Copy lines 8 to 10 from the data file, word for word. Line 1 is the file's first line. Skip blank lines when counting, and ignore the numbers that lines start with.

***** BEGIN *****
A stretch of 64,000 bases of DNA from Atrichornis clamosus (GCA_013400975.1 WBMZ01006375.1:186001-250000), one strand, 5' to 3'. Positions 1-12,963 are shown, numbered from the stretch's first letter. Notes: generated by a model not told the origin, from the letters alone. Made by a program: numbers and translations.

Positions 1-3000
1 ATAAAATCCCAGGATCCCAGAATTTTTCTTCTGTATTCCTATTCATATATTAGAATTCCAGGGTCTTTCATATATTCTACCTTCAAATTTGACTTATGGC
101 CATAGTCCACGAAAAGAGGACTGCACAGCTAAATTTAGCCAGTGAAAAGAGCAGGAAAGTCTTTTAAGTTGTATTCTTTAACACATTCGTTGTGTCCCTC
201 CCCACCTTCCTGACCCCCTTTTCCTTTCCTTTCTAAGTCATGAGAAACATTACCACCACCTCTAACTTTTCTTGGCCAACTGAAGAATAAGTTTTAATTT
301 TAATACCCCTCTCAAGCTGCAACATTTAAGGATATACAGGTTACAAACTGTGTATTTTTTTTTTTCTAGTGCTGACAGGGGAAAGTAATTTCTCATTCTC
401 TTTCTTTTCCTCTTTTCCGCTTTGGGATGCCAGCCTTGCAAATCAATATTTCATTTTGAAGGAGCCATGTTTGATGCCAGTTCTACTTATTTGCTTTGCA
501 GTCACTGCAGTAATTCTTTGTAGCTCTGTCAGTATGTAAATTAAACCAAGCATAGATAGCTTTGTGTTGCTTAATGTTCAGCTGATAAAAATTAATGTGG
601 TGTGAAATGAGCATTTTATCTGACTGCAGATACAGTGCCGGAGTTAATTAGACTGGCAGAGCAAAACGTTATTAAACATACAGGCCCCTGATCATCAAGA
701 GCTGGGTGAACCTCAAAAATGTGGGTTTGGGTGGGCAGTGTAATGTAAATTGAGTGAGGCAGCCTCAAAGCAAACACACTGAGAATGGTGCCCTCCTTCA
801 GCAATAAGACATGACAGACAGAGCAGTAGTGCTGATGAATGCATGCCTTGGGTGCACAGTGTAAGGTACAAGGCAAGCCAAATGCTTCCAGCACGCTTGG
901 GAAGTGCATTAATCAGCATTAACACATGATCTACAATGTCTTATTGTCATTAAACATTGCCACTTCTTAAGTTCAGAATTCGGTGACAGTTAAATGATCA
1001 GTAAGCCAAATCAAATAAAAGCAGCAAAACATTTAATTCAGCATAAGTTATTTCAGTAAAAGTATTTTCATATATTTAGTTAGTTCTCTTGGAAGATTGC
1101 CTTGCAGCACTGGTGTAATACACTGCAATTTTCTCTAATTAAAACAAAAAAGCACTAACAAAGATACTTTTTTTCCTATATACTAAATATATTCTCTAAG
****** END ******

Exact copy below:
501 GTCACTGCAGTAATTCTTTGTAGCTCTGTCAGTATGTAAATTAAACCAAGCATAGATAGCTTTGTGTTGCTTAATGTTCAGCTGATAAAAATTAATGTGG
601 TGTGAAATGAGCATTTTATCTGACTGCAGATACAGTGCCGGAGTTAATTAGACTGGCAGAGCAAAACGTTATTAAACATACAGGCCCCTGATCATCAAGA
701 GCTGGGTGAACCTCAAAAATGTGGGTTTGGGTGGGCAGTGTAATGTAAATTGAGTGAGGCAGCCTCAAAGCAAACACACTGAGAATGGTGCCCTCCTTCA